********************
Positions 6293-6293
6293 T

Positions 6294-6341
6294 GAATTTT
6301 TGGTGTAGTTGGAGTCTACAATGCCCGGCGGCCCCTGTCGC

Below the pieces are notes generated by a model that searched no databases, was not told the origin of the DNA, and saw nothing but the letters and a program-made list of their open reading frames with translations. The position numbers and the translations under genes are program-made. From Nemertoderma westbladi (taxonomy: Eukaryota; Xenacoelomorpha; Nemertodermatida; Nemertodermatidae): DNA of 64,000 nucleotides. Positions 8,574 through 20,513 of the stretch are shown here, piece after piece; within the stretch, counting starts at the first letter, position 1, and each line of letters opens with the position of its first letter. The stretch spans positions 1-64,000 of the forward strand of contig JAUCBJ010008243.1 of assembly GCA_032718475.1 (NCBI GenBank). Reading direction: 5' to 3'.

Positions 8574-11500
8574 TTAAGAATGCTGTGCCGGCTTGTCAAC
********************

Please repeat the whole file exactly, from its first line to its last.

Positions 6293-6293
6293 T

Positions 6294-6341
6294 GAATTTT
6301 TGGTGTAGTTGGAGTCTACAATGCCCGGCGGCCCCTGTCGC

Below the pieces are notes generated by a model that searched no databases, was not told the origin of the DNA, and saw nothing but the letters and a program-made list of their open reading frames with translations. The position numbers and the translations under genes are program-made. From Nemertoderma westbladi (taxonomy: Eukaryota; Xenacoelomorpha; Nemertodermatida; Nemertodermatidae): DNA of 64,000 nucleotides. Positions 8,574 through 20,513 of the stretch are shown here, piece after piece; within the stretch, counting starts at the first letter, position 1, and each line of letters opens with the position of its first letter. The stretch spans positions 1-64,000 of the forward strand of contig JAUCBJ010008243.1 of assembly GCA_032718475.1 (NCBI GenBank). Reading direction: 5' to 3'.

Positions 8574-11500
8574 TTAAGAATGCTGTGCCGGCTTGTCAAC